NHS officials ruled the student died after being denied a face-to-face appointment

The law student's family believes he would not have died had he been seen face-to-face by a GP

The law student’s family believes he would not have died had he been seen face-to-face by a GP

A law student has died after being mistakenly denied an in-person GP appointment, the NHS has admitted.

David Nash, 26, from Nantwich in Cheshire, had four phone appointments with GPs and nurses between October and November 2020.

He was denied an in-person consultation, even though he told practice staff that he was suffering from excruciating ear and neck pain and was slurring his words.

Mr. Nash tested negative for Covid the same day he finally had a face-to-face appointment, only for it to be canceled anyway.

Doctors told him to take the test again and prescribed painkillers, in what a GP described as “a dereliction of duty”.

He died of a brain abscess two days after his last contact with his GP. Family members say he was brought on by an ear infection.

An internal NHS England investigation into Mr Nash’s death concluded that “a face-to-face assessment should have been offered or arranged”.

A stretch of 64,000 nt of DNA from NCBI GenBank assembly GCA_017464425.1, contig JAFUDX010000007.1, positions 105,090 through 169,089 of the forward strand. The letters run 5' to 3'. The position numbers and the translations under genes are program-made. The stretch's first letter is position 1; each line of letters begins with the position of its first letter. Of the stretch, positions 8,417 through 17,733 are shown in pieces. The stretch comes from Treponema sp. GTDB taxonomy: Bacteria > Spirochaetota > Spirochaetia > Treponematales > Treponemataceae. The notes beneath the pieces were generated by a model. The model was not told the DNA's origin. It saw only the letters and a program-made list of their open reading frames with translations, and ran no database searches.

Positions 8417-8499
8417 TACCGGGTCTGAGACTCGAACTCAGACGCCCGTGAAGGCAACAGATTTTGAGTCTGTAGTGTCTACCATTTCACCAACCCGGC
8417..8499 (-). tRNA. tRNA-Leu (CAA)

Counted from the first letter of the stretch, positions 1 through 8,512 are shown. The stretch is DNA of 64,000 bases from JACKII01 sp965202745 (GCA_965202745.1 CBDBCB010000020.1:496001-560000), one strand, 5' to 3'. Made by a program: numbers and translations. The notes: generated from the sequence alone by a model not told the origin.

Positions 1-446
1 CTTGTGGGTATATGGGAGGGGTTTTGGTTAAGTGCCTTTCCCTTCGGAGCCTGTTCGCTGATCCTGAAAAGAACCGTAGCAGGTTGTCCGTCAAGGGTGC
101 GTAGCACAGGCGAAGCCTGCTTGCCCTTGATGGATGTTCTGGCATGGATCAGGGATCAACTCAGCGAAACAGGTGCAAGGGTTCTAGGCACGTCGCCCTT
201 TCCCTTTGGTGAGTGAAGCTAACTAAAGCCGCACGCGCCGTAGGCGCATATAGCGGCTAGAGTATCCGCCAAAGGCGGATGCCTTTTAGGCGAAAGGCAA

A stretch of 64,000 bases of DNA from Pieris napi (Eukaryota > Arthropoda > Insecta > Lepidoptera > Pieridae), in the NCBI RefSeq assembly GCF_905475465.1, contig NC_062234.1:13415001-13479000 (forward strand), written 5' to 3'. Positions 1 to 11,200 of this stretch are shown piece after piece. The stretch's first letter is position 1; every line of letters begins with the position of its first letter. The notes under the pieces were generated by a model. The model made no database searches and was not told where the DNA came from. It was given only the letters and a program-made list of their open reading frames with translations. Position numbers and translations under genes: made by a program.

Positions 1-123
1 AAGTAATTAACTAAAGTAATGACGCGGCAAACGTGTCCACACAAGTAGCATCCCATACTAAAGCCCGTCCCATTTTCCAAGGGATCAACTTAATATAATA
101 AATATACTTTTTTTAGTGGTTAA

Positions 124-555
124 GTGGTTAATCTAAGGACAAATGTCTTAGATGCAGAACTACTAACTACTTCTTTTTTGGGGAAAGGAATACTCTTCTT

Mr Nash’s parents, who are convinced he would be alive if they saw him in person, spoke about the “appalling care” their son received, accusing the health service of “completely” failing him.

David Nash, 26, (pictured) had four remote consultations with doctors and nurses at a Leeds GP over a 19-day period before he died of a brain abscess on 4 November 2020

David Nash, 26, (pictured) had four remote consultations with doctors and nurses at a Leeds GP over a 19-day period before he died of a brain abscess on 4 November 2020

David Nash, 26, (pictured) had four remote consultations with doctors and nurses at a Leeds GP over a 19-day period before he died of a brain abscess on 4 November 2020

WHAT IS MASTOIDITIS?

Mastoiditis is a serious bacterial infection that affects the mastoid bone behind the ear.

Most people with mastoiditis recover quickly and have no complications as long as the condition is promptly diagnosed and treated.

Its symptoms include redness, tenderness, and pain behind the ear, swelling behind the ear that causes it to protrude and ooze.

Victims may also have a high temperature, headache, and hearing loss.

They are advised to see a GP as soon as possible if they have symptoms or an ear infection that does not improve with treatment.

The infection develops if the mastoid cells become infected or inflamed, often after persistent middle ear infections.

Cholesteatoma can also cause mastoiditis. This is an abnormal buildup of skin cells inside the ear that can prevent the ear from draining properly, leading to infection.